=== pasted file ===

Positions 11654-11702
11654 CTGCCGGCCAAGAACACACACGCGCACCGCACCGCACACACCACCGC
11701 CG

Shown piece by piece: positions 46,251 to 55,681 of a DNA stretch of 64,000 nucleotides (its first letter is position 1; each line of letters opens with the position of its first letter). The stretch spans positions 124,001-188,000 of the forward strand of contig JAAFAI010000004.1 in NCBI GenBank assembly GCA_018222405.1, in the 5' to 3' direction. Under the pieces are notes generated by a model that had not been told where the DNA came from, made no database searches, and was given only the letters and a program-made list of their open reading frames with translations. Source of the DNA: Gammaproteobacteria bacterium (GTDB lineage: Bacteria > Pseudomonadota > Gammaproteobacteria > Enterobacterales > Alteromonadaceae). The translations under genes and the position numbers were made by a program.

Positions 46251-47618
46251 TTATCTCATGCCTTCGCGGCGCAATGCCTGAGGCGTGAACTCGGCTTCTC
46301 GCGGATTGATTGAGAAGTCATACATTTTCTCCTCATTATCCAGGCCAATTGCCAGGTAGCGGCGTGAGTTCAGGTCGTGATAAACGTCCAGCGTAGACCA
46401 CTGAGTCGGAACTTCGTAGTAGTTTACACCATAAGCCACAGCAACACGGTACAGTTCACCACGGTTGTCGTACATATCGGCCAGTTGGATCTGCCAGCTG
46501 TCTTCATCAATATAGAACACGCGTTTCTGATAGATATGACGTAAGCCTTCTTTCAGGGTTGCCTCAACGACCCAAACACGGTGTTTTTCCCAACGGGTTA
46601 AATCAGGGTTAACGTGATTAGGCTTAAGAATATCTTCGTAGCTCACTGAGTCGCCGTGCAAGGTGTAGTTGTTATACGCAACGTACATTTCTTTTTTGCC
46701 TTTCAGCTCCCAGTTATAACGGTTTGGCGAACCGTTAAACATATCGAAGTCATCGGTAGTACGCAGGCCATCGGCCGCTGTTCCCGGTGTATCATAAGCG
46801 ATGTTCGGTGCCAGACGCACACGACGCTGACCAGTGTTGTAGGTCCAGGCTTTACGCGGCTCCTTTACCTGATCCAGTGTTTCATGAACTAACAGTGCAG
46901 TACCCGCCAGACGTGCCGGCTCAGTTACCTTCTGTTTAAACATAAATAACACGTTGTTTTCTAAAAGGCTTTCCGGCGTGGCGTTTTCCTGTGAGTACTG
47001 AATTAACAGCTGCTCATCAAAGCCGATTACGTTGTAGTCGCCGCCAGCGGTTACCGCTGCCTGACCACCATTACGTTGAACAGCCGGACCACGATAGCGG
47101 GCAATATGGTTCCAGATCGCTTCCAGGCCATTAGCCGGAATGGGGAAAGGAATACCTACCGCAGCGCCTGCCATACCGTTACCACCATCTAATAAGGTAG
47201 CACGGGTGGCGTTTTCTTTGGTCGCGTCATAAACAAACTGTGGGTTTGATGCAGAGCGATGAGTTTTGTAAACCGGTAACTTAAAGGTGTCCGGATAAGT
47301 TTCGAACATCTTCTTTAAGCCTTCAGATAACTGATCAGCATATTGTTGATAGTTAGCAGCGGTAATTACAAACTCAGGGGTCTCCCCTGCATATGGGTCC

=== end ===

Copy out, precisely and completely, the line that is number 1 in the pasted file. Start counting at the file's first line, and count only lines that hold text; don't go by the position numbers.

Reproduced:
Positions 11654-11702